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Re: IPv6 socket behaviour different to IPv4?

On 4/06/2014 6:23 PM, Roy Marples wrote:
On 04/06/2014 0:31, Darren Reed wrote:
On 4/06/2014 4:05 AM, Roy Marples wrote:
On 03/06/2014 16:40, Darren Reed wrote:
But when I configure "fd00::1" or "1::1" as an IPv6 address, I would
expect that the system should be able to recognise that there is no
desire on my part to change the address should a conflict arise but
I can't see any way for the kernel to divine that when it is just given
an IP address.

Why do you have this desire?
If any address is on-link, DAD needs to be performed.

Put yourself in an IPv6 only world...

Not relevant to the discussion, the same logic also applies to IPv4 although this requires a good userland daemon like say dhcpcd.

In an IPv4 world, if I put " netbsd" in my hosts file and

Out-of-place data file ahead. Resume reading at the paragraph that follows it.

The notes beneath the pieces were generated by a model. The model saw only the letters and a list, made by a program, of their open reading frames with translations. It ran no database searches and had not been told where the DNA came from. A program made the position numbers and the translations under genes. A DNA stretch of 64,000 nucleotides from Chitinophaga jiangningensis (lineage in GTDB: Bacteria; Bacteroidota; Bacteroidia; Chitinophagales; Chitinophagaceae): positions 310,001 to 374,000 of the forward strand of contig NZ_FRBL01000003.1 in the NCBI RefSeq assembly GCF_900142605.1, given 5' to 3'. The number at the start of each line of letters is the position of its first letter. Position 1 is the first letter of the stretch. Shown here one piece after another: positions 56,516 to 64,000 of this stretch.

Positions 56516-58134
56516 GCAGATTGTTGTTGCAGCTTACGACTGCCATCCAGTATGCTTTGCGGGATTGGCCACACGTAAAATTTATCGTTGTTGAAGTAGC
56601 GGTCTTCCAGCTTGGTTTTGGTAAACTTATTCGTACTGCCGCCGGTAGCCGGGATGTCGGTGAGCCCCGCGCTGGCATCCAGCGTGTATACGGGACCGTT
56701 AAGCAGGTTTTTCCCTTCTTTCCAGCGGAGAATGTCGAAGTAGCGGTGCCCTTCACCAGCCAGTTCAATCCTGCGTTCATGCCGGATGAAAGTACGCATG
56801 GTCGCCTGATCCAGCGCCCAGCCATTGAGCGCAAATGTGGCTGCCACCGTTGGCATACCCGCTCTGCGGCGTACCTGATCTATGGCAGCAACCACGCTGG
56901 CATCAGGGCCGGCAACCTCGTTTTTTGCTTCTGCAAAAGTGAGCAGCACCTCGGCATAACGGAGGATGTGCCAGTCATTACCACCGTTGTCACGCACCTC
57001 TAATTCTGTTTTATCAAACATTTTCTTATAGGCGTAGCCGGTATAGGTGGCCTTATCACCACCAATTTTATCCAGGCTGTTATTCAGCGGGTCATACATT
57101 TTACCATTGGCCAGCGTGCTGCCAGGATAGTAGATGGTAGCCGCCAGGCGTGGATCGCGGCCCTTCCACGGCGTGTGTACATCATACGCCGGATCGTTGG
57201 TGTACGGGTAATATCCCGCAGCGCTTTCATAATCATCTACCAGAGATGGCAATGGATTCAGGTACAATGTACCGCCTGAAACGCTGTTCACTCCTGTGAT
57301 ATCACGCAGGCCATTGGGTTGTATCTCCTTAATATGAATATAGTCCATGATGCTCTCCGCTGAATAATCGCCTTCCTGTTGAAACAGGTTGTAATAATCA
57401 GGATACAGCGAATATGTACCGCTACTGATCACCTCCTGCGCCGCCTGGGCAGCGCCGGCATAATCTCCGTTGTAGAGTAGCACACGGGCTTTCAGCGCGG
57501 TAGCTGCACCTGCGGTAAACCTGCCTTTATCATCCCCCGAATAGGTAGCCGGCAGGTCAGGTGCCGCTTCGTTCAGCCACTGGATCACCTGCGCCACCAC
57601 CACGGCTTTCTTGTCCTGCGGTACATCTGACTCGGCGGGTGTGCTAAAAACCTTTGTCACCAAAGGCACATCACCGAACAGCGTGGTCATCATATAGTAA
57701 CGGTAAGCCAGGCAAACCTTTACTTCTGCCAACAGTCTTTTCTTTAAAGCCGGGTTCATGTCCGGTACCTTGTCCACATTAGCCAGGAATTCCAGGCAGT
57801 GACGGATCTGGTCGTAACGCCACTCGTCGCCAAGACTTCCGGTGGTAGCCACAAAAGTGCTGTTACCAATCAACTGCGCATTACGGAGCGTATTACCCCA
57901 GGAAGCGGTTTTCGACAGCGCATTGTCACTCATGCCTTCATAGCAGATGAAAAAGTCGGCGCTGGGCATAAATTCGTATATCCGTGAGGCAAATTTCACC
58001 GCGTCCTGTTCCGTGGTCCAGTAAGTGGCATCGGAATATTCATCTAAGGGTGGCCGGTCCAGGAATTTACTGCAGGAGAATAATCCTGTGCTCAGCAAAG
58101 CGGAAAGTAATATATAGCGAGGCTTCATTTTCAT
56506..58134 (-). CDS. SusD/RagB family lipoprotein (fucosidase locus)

manually assign to any network interface, then I will
always be able to connect to and thus "netbsd".

DAD is performed using ARP and when the link goes down the address is removed from the interface.

Except that DAD only marks an IP address as being unusable when
a duplicate is detected which is significantly different to an address
being unusable until an effort has been made to ensure it is unique.

In your /etc/hosts file, you have an entry in it for an IPv6 address
to be assigned to your hostname and no other line with your hostname.

As soon as you disconnect from the network, you can no longer do
"ssh hostname".

And this is a problem how exactly? `ssh localhost` still works.
Sounds more like a local name resolution issue than an address availability one.

Rinse and repeat by replacing "hostname" with a static IP address that
you have assigned to a network interface.


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